Women leading Middle Eastern peaceDate: 2/1/2010
Since its inception in 2003, Creativity for Peace (a New Mexico nonprofit organization with operations in Israel and the Palestinian Territories) has brought 146 girls, ages 15-17, of Jewish, Muslim and Christian faiths from Israel and Palestine to New Mexico for a summer program of peacemaking using facilitated dialogue, artmaking, field trips, and social time. The girls return home and continue to meet year-round and take part in leadership and communication training offered by Creativity for Peace in the Middle East.
Participants in the Creativity for Peace: Amira Said (22), May Freed (21), and Fairooz Abadi (21) will visit Alvernia to discuss their experiences at Creativity for Peace’s summer camp—the transformations they have undergone, their ongoing struggles and passion for peace-building in the Middle East, and their dreams for a future of peaceful coexistence between Israelis and Palestinians.
May Freed is Jewish and from Kahal, Israel. She is currently working with adults with brain injury as part of her year of national service. Amira Said is Palestinian from the West Bank city of Jenin and a recent graduate in biology and biotechnology from the Arab American University in Jenin. Fairooz Abadi is a Palestinian from Kfar Kara, Israel and a second year dental student at the University of Jerusalem.
All three women attended Creativity for Peace’s summer camp in 2005 in Santa Fe, New Mexico. For more than four years they have been active in the organization’s young leader training program, designed to nurture the next generation of leaders and peacemakers.
Creativity for Peace’s mission is to nurture understanding and leadership in Palestinian and Israeli adolescent girls and women so they can aspire to and take on significant roles in their families, communities and countries that advance peaceful coexistence. Programs include a three-week summer camp; ongoing gatherings for 146 former campers in the Middle East; advanced communication and leadership training for 30 young leaders; and academic scholarships.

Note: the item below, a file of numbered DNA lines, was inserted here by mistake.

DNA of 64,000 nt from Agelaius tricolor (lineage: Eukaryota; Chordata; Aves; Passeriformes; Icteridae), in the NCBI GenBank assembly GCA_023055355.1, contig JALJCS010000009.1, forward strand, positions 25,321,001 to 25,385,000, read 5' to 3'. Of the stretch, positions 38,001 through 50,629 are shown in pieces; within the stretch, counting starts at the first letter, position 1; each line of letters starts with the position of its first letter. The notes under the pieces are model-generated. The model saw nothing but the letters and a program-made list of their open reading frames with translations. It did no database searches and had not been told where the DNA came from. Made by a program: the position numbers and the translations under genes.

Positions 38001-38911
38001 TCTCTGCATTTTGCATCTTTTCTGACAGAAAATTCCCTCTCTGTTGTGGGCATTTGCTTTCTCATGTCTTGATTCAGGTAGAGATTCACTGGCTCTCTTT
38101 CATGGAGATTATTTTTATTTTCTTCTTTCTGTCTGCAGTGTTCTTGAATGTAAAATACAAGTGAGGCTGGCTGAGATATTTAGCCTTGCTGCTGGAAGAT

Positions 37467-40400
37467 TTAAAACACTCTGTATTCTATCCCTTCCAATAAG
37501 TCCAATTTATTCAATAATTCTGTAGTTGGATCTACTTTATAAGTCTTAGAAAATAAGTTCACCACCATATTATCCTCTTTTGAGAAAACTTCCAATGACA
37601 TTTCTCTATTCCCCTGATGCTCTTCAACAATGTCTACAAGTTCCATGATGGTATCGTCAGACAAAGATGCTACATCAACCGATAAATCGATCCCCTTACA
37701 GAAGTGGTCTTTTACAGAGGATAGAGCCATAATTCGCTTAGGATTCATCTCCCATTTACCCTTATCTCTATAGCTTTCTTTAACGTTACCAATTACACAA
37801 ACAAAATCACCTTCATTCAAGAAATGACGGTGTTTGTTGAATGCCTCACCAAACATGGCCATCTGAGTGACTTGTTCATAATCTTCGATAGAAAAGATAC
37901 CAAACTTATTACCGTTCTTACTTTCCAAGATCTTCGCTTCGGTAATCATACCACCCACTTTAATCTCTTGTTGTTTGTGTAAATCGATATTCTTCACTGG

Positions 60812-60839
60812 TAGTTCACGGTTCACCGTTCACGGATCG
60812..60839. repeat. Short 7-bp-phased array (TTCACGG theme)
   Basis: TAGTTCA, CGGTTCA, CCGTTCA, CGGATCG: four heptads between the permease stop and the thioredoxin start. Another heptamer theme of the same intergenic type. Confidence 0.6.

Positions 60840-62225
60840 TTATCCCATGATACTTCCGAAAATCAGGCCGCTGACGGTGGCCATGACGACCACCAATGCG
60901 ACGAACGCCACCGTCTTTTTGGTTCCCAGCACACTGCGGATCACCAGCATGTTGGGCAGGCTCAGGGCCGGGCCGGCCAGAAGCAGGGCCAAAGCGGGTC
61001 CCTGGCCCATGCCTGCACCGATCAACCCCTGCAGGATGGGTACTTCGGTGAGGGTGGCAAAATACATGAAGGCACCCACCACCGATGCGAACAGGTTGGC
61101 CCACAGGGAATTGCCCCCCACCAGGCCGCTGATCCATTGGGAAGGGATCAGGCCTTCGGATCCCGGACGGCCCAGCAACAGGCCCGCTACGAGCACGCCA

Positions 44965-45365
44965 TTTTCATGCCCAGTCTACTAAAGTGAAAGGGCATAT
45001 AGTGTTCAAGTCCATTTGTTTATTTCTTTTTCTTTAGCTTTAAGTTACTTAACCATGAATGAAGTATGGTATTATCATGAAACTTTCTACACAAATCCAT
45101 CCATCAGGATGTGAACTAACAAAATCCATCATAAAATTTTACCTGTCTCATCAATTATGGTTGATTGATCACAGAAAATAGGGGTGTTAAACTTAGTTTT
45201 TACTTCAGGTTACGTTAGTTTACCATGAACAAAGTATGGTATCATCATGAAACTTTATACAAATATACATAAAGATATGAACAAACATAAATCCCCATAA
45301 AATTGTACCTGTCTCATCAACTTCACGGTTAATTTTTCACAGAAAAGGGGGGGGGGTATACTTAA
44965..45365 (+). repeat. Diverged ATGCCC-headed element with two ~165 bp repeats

Co-sponsored by Alvernia’s Holleran Center for Community Engagement, the Jewish Federation of Reading, the Islamic Center of Reading, and the Reading Berks Conference of Churches, this event is open to the public, and will be held in the Bernardine Lecture Hall on main campus. A public reception will follow the event.
- History: Established as a private four-year liberal arts college in 1958, Alvernia celebrated its 50th year by being awarded university status in 2008.
- Heritage: Founded by the Bernardine Sisters, a Catholic religious order, the university embraces the Franciscan core values of service, humility, collegiality, contemplation and peacemaking.
- Motto: “To Learn, To Love, To Serve”
- Campus: The main campus in Reading is 121 acres, with two satellite campuses in Philadelphia and Pottsville (Schuylkill County).
- Location: Our residential campus is situated three miles from center-city Reading, in the scenic Blue Mountain area of Eastern Pennsylvania.
- Enrollment: 3,000 students attend Alvernia including 1,500 traditional undergraduates, 600 continuing education students, and 780 graduate students. Over 77% of first-year students live on campus.
- Faculty: Our professors are accomplished scholars, experts in their fields, and supportive mentors. The student-to-faculty ratio is 14:1. Most classes are 20 students or fewer.
- Athletics: NCAA Division III, member of the Commonwealth Conference of the Middle Atlantic States Athletic Corporation and member of Eastern College Athletic Conference, 8 men’s and 10 women’s intercollegiate sports.